Department of Health to Distribute New COVID-19 Therapy to Healthcare Systems Across the Commonwealth
Secretary of Health Dr. Rachel Levine announced Friday that the federal government will be distributing monoclonal antibodies to healthcare systems throughout the commonwealth. Monoclonal antibodies are proteins built in a laboratory that mimic the immune system’s ability to fight off harmful antigens, like the COVID-19 virus.
“The department will determine which healthcare systems receive allocations based upon county case counts,” Dr. Levine said. “Then, the federal government will distribute the antibodies to the respective healthcare systems to further help communities struggling with the spread of COVID-19. Monoclonal antibodies may provide short term protection from the SARS-CoV-2 virus for appropriate COVID-19 patients.”
The healthcare partners who receive the monoclonal antibodies will then ensure that patients who meet the criteria will be able to receive this treatment in a range of different distribution settings. Health care systems will determine eligibility for the antibodies based upon the U.S. Food and Drug Administration (FDA) emergency use authorization (EUA) guidelines.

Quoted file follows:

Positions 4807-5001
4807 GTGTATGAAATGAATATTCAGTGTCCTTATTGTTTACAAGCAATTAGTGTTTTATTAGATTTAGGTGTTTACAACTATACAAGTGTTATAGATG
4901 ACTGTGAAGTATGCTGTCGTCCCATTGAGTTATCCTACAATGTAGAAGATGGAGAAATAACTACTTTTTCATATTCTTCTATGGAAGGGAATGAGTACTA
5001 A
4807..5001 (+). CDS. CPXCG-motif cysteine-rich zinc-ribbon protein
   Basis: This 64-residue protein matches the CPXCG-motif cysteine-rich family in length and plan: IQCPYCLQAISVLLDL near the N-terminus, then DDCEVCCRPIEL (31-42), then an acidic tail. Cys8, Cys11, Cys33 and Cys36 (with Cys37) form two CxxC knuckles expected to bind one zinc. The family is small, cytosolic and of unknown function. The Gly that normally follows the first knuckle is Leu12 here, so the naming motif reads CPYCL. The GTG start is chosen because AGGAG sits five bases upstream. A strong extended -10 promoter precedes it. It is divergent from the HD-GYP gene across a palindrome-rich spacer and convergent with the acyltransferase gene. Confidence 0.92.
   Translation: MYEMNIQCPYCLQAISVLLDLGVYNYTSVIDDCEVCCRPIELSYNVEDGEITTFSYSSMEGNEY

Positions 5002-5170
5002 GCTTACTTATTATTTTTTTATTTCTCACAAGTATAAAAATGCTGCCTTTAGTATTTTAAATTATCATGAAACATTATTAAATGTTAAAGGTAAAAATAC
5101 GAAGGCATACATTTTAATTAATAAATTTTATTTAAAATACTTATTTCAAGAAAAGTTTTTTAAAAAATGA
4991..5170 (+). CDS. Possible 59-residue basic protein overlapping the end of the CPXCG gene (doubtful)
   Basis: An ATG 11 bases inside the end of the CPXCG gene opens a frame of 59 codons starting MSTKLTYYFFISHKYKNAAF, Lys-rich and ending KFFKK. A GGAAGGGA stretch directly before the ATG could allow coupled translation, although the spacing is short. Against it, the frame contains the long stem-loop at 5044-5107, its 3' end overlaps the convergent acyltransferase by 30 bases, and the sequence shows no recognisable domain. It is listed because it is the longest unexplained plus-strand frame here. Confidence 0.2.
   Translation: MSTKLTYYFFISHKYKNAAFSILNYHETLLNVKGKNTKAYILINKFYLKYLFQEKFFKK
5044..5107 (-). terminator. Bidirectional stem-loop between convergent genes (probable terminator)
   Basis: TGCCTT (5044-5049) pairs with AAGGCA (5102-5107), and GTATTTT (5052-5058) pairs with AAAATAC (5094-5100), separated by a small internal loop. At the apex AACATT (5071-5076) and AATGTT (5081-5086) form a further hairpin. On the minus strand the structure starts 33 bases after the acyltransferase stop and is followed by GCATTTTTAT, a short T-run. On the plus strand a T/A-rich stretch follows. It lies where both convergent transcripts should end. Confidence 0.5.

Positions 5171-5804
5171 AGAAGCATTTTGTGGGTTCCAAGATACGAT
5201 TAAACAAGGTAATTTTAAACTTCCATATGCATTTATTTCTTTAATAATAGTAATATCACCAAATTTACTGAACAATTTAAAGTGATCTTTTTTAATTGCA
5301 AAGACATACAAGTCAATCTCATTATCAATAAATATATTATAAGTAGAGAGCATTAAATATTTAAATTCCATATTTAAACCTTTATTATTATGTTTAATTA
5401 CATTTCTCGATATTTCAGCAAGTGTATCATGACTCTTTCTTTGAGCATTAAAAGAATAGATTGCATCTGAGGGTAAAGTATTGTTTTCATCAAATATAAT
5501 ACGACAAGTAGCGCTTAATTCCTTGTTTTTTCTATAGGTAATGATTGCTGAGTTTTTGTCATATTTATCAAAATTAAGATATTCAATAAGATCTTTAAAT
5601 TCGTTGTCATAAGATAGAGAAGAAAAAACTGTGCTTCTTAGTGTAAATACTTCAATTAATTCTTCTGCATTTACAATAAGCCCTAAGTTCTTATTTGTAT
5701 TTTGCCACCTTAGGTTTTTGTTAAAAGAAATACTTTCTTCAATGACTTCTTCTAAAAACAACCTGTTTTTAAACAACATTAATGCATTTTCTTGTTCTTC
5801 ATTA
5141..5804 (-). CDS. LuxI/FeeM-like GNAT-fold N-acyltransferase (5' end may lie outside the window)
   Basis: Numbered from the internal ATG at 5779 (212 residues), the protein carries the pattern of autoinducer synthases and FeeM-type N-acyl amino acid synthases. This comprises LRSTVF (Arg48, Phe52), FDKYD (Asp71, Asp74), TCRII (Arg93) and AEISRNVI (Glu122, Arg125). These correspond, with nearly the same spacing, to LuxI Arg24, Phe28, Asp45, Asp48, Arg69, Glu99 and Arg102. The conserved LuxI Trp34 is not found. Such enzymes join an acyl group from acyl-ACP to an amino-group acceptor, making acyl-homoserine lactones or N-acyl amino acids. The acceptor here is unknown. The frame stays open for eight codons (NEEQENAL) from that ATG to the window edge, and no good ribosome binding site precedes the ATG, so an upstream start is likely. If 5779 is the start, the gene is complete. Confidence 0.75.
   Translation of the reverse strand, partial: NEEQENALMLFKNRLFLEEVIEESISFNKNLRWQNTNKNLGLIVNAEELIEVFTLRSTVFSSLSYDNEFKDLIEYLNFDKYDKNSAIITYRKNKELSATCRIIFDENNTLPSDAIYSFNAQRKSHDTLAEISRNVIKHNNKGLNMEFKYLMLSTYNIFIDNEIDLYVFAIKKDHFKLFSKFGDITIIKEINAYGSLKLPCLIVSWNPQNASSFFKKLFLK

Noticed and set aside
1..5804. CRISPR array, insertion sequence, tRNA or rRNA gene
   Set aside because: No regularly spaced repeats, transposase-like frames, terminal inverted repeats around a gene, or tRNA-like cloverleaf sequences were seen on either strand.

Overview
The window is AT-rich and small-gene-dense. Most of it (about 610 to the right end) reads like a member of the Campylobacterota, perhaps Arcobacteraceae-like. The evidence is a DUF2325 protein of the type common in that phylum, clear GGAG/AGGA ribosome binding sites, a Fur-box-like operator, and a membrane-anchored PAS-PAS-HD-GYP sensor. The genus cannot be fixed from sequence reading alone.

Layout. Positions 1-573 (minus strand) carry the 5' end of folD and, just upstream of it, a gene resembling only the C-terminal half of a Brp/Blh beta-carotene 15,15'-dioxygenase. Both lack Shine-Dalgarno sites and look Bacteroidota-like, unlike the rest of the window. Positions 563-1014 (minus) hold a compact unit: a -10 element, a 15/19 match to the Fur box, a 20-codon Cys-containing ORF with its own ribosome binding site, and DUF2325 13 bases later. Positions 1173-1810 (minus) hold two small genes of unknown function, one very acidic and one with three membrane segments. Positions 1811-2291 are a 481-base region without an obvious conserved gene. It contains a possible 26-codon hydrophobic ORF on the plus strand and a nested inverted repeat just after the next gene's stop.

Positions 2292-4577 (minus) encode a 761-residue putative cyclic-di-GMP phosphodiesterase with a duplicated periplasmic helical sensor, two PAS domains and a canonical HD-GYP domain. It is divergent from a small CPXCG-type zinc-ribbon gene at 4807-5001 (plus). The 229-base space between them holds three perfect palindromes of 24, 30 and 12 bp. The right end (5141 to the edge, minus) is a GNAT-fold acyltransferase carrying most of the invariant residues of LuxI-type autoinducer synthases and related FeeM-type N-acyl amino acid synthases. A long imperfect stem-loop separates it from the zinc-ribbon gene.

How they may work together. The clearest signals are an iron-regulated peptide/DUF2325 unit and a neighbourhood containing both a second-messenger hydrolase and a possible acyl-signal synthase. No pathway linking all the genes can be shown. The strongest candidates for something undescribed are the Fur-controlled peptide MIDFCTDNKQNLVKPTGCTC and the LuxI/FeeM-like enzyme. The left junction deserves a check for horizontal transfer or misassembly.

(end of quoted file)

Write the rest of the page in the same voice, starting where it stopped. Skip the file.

The for the investigational monoclonal antibody therapy, bamlanivimab, for the treatment of mild-to-moderate COVID-19 in adult and pediatric patients. Bamlanivimab is specifically directed against the spike protein of SARS-CoV-2, designed to block the virus’s attachment and entry into human cells. Bamlanivimab is not authorized for the patients who are hospitalized or require oxygen therapy due to COVID-19.